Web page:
ORLANDO, Fla. (AP) — Florida voters are increasingly voicing a similar take on Republican front-runner Donald Trump: “Dice lo que piensa” — Spanish for “he speaks his mind.”
Trump boasts that he can win the Hispanic vote in a general election and next week, he faces his first major test in the winner-take-all primary in Florida, a highly contentious swing state with a large and diverse population of Latino voters.
Trump’s comments about building a southern border wall and his accusations that many Mexicans in the U.S. are “criminals, drug dealers, rapists” have outraged and alienated many American Hispanics. Yet his tough stance on illegal immigration plays well among Florida’s more conservative Latinos. Many Cuban-Americans, especially, view illegal immigration through the same lens as many of their white Republican peers who see immigration as an achievement, not as a right, that shouldn’t be taken for granted by those who come to America illegally.
Republican Hispanics want lower taxes, fewer regulations and limited government. National security, the spiraling debt and the preservation of Social Security and Medicare weigh heavily on their minds.
For that reason, Trump has surged in the polls ahead of this crucial contest, even as two Cuban-Americans — Florida’s own Sen. Marco Rubio, and Texas Sen. Ted Cruz — look to use their heritage in their favor. For Rubio especially, who has collected only two wins so far — one of them in Puerto Rico — Florida’s all-or-nothing contest could be his campaign’s swan song if he doesn’t win.
Rubio told reporters on Friday in West Palm Beach that Tuesday’s primary will be “a close election,” but that “we are going to win.”
The senator is relying on fellow Cuban-Americans to help defeat Trump and capture all of the state’s 99 delegates. But the junior senator’s membership in the Gang of Eight that pushed for immigration reform has gotten him into as much trouble with conservative Hispanics here and elsewhere in the country.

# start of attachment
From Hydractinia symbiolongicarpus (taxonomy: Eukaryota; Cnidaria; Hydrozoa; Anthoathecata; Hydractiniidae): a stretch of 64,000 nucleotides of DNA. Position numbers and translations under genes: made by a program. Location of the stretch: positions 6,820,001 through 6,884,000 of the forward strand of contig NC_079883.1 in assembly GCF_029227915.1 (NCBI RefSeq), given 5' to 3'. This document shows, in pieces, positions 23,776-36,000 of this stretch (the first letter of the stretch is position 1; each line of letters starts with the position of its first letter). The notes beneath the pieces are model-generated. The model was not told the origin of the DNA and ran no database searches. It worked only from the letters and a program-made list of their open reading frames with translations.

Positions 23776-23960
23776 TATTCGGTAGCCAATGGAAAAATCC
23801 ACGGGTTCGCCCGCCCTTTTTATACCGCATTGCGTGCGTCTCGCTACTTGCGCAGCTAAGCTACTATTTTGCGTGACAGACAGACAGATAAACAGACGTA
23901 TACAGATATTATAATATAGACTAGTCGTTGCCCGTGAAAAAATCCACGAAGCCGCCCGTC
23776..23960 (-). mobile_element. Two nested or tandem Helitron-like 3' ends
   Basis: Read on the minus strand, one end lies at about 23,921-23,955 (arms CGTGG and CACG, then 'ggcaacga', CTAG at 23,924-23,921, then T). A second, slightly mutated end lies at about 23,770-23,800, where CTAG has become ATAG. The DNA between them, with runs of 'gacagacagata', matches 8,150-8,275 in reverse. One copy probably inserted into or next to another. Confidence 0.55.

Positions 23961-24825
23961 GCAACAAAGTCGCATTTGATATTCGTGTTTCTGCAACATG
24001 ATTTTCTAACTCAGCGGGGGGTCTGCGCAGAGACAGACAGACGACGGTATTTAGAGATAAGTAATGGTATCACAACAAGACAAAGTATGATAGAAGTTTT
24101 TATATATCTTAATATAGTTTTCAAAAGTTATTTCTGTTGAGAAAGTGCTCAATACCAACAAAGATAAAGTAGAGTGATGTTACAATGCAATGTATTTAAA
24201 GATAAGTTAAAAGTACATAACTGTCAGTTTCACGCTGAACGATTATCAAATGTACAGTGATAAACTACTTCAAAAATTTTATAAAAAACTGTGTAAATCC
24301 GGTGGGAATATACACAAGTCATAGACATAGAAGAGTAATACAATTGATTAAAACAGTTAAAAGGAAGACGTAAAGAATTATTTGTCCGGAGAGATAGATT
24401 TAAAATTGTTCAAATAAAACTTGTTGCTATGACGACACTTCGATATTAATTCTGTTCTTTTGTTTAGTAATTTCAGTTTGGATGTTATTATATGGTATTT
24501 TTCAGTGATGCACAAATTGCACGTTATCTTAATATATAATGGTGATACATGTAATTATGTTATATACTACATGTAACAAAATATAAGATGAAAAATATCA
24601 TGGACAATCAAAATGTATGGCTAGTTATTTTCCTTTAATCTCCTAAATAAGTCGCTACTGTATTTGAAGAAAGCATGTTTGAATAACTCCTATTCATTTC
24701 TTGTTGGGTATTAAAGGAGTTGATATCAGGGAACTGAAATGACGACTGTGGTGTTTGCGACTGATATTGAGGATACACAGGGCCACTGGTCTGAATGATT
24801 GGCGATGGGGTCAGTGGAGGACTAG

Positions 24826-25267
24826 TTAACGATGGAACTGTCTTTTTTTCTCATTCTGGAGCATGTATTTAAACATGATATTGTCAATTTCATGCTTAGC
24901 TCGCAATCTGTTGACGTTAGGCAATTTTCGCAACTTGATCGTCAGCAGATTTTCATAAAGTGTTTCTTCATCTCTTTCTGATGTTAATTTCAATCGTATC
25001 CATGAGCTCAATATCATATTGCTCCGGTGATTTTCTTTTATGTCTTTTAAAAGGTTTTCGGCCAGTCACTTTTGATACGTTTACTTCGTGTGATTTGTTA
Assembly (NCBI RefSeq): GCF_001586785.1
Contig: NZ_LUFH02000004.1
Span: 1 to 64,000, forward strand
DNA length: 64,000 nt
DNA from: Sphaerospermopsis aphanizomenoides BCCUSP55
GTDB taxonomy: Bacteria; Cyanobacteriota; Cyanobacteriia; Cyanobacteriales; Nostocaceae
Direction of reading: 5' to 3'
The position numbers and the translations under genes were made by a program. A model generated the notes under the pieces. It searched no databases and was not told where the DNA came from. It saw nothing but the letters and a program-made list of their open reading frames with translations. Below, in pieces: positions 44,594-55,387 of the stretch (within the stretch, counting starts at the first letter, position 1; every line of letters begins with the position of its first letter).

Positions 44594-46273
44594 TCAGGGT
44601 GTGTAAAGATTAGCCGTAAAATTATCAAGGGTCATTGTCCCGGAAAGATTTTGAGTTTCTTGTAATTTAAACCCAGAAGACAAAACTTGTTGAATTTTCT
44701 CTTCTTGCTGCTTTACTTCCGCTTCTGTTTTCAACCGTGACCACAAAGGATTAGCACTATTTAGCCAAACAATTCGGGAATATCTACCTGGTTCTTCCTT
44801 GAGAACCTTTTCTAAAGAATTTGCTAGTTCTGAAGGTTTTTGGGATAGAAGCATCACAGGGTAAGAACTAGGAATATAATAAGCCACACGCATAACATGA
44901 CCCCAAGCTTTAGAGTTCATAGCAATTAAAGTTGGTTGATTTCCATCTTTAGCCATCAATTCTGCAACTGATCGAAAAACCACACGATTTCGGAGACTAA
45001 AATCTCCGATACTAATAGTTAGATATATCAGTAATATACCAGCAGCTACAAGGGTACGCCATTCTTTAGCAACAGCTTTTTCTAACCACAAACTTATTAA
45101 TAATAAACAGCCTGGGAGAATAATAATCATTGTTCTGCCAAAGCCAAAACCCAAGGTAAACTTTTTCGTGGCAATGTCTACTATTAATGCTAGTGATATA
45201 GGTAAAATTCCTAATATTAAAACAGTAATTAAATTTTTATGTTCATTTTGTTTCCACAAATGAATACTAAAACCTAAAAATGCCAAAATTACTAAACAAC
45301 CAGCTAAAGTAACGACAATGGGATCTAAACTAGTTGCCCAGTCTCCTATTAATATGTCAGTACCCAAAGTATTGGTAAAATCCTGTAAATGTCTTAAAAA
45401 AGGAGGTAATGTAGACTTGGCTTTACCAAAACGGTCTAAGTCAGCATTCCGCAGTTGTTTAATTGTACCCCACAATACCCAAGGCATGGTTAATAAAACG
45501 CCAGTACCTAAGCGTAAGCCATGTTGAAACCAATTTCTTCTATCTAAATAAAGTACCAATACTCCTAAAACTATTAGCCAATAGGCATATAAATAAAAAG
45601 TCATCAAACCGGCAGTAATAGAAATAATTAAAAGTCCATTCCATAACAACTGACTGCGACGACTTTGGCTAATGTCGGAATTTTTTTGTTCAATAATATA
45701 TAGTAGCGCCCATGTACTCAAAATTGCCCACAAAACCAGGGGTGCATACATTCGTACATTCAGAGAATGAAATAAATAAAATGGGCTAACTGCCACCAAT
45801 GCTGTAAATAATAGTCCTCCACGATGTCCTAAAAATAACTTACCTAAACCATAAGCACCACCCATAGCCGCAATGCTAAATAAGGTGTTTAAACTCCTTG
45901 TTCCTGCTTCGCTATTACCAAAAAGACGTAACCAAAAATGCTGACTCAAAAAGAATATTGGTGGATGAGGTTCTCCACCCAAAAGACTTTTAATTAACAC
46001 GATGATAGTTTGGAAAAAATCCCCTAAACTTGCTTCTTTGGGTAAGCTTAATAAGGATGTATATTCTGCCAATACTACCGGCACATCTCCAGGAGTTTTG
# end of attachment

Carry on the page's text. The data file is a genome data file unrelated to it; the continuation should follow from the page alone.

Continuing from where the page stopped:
Florida’s demographics are very different from much of the country. The state is home to nearly 479,000 registered Republican Hispanic voters, about 11 percent of all GOP voters.
The majority of the state’s Hispanic voters are not Democrats. Republicans and those with no party affiliation comprise more than 60 percent of the state’s registered Hispanic voters. About two-thirds of all voters in the state are Cuban-American or Puerto Rican, while the rest trace their roots to Venezuela, Colombia and other Latin American countries.
Many Cubans are indifferent to the issue of illegal immigration since Cubans who make it to U.S. soil are automatically given a pass to stay for up to one year. And since Puerto Ricans are U.S. citizens by birth, most do not rank immigration among their top concerns. If anything, they also oppose illegal immigration and are looking for tougher regulations against immigrants from the Dominican Republic who settle in Puerto Rico illegally.
In the latest Monmouth poll, released Monday, Trump led Rubio by 8 percentage points. But in the southern part of the state, where Cuban-Americans dominate the ranks of GOP voters, Rubio led by 9 percentage points.
Trump sees Florida as a chance to knock Rubio from the race. At a weekend rally in Orlando, Trump repeatedly taunted the senator, calling him “little Marco” and bashing his Senate attendance record.
“If we win Florida, believe me, it’s over,” Trump told the boisterous crowd, referring to Republican chances of winning the general election.
Trump’s campaign plans to spend about $2 million on Florida TV ads by primary day, including one that describes Rubio as a “corrupt, all-talk, no-action politician.”
Conservative Solutions PAC, a group promoting Rubio, planned to spend more than $4 million attacking Trump. They are also doing Spanish-language ads_one that promotes Rubio, the other that slams Trump. Three other anti-Trump groups plan to spend a combined $4 million.
Monmouth University pollster Patrick Murray said “the Hispanic vote could be the linchpin to Rubio winning or losing Florida.”
But with only a few days to go until the March 15 contest, many believe Rubio’s campaign may end where it began.
Hispanic GOP voters in Orlando and south Florida, both areas are major pockets of Hispanic voters, share in the anger at government that Trump has so skillfully roused as a political outsider.
Voters, like Oscar Amor, a 74-year-old Cuban-American from Miami, voted for Rubio in 2010, but say the Florida senator is “too young and too establishment” to win his vote as a presidential candidate.
He wasn’t alone.
Yesmira Saldana, a 38-year-old mother of two from central Florida, said she wishes she could retract her 2010 Senate vote for Rubio because he “doesn’t show up to work.”
Saldana, who is Puerto Rican and a longtime Republican, said she’s voting for Trump.
“Trump is unapologetic and speaks his mind,” she said.
Still, with less than a week to go until Florida votes, the contest is far from predictable. Many remain devoted to Rubio, echoing what other anti-Trump Republicans say about the bombastic billionaire.
“Trump has no record and is unprepared to lead the country,” said Herminio Orizondo, a Cuban-American Rubio supporter from Orlando. “All he does is talk, talk, talk and talk.”